The Supreme Court has ruled that there should be no charge to inheritance tax on a transfer to an individual’s personal pension plan.
The case was brought to the Supreme Court when Mrs Rachel Staveley who, before she passed away in 2006, transferred her pension fund from a company pension under section 32 of the Finance Act 1981 to an Axa personal pension plan. If she had remained in the company scheme, her pension would have been exempt from inheritance tax (IHT), however, transferring it to a personal pension plan meant it was subject to the government tax.
The court found that the intentions of this transfer before Staveley’s death was to avoid any pension funds reverting to the business and consequently providing these funds for her divorced husband, who is a partner at the business that they both founded.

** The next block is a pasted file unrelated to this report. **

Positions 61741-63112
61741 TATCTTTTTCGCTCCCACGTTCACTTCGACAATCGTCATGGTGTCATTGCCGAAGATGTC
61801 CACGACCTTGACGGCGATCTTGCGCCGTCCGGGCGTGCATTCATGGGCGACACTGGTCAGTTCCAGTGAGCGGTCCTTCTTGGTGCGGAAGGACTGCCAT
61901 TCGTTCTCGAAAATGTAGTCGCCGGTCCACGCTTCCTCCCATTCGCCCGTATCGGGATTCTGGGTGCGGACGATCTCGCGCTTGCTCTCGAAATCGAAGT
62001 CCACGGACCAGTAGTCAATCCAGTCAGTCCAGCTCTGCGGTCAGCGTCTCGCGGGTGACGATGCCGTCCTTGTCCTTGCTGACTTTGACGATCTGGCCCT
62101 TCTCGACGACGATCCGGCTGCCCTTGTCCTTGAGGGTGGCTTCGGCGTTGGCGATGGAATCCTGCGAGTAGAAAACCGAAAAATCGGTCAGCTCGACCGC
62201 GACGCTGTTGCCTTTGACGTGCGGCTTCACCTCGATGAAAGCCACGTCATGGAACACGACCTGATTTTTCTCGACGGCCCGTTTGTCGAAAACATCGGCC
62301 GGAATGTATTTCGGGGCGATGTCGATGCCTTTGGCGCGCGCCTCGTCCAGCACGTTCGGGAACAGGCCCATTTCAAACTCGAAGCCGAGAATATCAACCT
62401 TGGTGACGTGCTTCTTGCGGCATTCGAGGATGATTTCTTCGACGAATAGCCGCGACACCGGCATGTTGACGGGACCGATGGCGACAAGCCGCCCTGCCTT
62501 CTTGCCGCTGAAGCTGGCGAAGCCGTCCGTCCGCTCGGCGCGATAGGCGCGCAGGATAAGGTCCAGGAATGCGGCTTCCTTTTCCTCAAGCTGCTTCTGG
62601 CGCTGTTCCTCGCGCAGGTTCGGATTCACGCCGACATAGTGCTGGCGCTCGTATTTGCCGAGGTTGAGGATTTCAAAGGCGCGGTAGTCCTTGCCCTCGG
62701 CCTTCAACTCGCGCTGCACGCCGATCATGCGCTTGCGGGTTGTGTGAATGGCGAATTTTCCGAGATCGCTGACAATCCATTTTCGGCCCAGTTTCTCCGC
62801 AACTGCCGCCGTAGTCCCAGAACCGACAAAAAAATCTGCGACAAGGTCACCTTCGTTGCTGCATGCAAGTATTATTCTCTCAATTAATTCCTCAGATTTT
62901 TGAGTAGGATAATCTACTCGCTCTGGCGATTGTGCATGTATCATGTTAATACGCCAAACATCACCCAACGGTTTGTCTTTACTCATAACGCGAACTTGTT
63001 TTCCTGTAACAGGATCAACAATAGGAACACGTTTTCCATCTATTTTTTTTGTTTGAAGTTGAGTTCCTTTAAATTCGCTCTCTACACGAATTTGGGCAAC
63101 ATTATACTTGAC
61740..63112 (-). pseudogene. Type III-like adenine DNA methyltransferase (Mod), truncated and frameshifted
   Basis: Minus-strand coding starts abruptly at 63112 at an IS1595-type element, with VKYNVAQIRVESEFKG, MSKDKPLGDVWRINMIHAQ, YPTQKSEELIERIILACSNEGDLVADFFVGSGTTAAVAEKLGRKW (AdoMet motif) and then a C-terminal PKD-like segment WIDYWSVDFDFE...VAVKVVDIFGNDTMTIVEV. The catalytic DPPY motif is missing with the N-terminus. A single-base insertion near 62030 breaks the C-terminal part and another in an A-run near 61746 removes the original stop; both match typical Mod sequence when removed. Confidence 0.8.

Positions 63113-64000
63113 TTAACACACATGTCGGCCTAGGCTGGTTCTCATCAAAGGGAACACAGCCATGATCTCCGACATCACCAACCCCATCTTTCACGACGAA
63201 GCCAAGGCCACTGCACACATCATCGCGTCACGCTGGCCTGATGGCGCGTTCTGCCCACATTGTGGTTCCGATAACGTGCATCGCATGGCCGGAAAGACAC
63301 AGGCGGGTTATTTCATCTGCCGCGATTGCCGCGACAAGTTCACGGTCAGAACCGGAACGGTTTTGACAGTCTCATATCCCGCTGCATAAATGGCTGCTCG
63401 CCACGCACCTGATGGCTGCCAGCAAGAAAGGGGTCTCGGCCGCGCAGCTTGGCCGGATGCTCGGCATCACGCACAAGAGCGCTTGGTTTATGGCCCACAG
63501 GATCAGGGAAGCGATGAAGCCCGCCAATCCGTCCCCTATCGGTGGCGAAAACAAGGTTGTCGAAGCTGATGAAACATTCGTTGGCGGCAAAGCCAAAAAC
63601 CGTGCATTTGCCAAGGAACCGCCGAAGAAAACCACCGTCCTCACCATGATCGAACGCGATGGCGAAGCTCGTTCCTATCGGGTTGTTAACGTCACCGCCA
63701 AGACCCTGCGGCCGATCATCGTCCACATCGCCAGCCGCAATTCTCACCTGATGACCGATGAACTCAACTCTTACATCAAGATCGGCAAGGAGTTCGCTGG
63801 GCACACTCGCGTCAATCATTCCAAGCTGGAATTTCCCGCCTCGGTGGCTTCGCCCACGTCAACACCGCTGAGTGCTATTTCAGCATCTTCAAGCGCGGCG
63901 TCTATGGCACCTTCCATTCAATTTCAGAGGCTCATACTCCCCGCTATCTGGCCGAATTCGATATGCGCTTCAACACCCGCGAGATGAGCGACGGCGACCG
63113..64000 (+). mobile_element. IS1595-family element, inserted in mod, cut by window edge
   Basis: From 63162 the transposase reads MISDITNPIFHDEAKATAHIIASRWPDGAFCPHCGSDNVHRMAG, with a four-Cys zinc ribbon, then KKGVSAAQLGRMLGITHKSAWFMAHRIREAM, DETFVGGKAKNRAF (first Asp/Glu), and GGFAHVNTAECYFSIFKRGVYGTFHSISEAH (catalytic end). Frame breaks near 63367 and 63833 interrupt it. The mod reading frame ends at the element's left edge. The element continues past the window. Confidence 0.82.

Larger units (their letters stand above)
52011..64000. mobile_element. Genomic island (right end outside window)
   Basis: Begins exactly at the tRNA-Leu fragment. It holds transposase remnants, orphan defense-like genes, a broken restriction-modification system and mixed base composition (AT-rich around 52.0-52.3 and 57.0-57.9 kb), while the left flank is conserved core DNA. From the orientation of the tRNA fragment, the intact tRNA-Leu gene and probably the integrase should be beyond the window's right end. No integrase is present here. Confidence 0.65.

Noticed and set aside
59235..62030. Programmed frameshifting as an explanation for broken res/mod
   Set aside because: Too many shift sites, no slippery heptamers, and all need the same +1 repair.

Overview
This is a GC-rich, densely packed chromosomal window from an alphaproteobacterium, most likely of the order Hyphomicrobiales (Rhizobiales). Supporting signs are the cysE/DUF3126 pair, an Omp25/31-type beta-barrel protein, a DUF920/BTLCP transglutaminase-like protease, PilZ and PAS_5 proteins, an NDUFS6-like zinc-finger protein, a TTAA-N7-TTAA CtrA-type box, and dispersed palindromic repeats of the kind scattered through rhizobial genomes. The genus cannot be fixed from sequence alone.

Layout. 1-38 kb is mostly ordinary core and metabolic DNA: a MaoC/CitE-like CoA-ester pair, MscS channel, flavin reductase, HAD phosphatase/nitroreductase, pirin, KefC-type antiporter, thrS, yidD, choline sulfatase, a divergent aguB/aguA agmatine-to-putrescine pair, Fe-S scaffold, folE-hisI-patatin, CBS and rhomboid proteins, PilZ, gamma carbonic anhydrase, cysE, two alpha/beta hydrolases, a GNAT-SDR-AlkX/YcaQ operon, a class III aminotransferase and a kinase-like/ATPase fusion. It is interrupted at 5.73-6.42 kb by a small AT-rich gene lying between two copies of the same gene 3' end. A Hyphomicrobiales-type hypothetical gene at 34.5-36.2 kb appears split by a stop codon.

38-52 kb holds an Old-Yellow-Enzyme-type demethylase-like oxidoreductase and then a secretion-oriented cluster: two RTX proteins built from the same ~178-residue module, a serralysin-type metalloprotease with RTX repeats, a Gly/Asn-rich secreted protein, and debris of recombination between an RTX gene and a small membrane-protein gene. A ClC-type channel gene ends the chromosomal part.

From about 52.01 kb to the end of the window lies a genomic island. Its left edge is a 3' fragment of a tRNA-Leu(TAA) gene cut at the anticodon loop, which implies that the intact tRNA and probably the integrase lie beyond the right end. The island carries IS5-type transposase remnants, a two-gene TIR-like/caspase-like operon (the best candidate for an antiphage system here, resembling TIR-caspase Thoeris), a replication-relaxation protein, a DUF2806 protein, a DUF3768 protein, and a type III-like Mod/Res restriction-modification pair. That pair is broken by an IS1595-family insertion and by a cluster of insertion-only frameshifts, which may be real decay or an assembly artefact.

Because Staveley was terminally ill with cancer, HM Revenue and Customs (HMRC) treated her actions as a transfer of value, followed by an omission to act as she did not draw any benefits during her lifetime.
Therefore, it was concluded that this transfer was not intended to reward these funds to her sons, the beneficiaries primarily, but to avoid these funds going into the business’ hands.
Despite this, the court found that the decision to neglect income benefits during Staveley’s lifetime did create an increased value of the funds, however, HMRC appealed this, and the appeal was allowed.
Clare Moffat, head of intermediary development and technical at Royal London said: “The Supreme Court decision in the Staveley case has clarified that intention is crucial when a pension transfer or switch is made in terminal ill health. Where there is an intention to give benefits which didn’t exist before, such as a DB to DC transfer, it will be subject to IHT.
“But a discretionary DC to DC switch